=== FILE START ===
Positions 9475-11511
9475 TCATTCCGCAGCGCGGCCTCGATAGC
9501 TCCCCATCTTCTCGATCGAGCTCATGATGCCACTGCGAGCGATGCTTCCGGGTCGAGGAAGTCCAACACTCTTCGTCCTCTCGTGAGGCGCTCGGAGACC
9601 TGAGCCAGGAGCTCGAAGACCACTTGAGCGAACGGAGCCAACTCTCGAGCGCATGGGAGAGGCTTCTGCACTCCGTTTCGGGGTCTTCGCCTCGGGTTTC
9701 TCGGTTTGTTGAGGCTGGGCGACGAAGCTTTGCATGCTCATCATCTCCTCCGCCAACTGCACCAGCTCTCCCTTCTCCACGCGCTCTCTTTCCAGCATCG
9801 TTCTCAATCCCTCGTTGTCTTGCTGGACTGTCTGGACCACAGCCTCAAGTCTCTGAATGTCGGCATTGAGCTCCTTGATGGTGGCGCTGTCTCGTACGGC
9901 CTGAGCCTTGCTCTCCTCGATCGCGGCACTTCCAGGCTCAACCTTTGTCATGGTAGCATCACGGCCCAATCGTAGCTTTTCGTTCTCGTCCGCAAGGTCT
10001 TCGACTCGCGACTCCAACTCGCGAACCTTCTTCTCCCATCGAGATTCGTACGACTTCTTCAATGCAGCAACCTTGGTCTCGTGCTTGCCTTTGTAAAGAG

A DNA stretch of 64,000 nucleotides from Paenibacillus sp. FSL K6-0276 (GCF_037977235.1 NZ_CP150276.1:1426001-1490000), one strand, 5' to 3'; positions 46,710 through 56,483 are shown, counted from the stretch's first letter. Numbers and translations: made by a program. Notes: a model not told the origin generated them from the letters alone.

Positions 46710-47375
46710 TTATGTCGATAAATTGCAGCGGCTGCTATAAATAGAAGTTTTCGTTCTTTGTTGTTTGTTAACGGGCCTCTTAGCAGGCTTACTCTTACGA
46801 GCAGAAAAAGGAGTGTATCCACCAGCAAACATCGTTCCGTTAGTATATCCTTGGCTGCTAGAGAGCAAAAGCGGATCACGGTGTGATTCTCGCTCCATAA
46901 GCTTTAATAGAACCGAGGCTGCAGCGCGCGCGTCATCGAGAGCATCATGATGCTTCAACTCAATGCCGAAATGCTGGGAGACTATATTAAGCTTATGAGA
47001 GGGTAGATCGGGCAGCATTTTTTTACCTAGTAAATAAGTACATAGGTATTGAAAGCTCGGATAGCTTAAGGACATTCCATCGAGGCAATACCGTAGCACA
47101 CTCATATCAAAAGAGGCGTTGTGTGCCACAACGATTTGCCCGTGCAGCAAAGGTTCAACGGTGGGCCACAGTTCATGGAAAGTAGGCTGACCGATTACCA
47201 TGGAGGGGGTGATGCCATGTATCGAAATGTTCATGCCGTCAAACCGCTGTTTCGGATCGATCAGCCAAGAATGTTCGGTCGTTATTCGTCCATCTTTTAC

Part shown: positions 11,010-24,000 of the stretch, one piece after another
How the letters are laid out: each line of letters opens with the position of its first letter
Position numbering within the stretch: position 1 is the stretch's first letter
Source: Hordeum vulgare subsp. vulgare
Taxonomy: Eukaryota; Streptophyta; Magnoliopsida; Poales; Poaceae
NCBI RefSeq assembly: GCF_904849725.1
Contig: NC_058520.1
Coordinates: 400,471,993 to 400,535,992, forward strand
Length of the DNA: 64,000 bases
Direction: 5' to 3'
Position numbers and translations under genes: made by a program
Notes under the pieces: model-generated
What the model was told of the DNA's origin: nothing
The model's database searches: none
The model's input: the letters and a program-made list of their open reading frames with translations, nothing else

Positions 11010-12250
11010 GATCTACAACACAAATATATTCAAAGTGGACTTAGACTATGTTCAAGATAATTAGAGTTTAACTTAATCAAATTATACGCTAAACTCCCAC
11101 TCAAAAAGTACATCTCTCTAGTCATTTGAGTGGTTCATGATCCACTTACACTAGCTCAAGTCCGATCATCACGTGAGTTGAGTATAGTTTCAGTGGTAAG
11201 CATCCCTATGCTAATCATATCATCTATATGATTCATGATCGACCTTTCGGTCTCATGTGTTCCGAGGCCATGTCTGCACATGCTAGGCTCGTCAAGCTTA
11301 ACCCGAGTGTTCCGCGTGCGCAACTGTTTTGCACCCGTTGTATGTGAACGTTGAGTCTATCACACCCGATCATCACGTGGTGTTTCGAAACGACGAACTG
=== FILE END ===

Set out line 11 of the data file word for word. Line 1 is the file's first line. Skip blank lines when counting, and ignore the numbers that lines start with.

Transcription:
46710 TTATGTCGATAAATTGCAGCGGCTGCTATAAATAGAAGTTTTCGTTCTTTGTTGTTTGTTAACGGGCCTCTTAGCAGGCTTACTCTTACGA